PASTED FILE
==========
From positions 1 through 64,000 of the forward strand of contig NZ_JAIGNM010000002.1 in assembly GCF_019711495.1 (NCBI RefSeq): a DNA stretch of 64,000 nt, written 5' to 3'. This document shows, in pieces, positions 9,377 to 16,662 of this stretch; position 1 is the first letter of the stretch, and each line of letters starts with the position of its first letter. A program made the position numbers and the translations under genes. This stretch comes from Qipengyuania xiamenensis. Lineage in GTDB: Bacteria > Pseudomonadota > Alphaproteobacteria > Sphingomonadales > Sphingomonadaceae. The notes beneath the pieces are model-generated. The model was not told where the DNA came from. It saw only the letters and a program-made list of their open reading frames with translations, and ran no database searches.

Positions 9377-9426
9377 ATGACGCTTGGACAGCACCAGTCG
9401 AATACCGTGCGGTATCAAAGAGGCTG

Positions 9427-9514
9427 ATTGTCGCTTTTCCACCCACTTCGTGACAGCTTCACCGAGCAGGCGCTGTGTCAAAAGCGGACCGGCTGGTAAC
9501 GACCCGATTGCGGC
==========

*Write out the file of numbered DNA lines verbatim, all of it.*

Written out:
From positions 1 through 64,000 of the forward strand of contig NZ_JAIGNM010000002.1 in assembly GCF_019711495.1 (NCBI RefSeq): a DNA stretch of 64,000 nt, written 5' to 3'. This document shows, in pieces, positions 9,377 to 16,662 of this stretch; position 1 is the first letter of the stretch, and each line of letters starts with the position of its first letter. A program made the position numbers and the translations under genes. This stretch comes from Qipengyuania xiamenensis. Lineage in GTDB: Bacteria > Pseudomonadota > Alphaproteobacteria > Sphingomonadales > Sphingomonadaceae. The notes beneath the pieces are model-generated. The model was not told where the DNA came from. It saw only the letters and a program-made list of their open reading frames with translations, and ran no database searches.

Positions 9377-9426
9377 ATGACGCTTGGACAGCACCAGTCG
9401 AATACCGTGCGGTATCAAAGAGGCTG

Positions 9427-9514
9427 ATTGTCGCTTTTCCACCCACTTCGTGACAGCTTCACCGAGCAGGCGCTGTGTCAAAAGCGGACCGGCTGGTAAC
9501 GACCCGATTGCGGC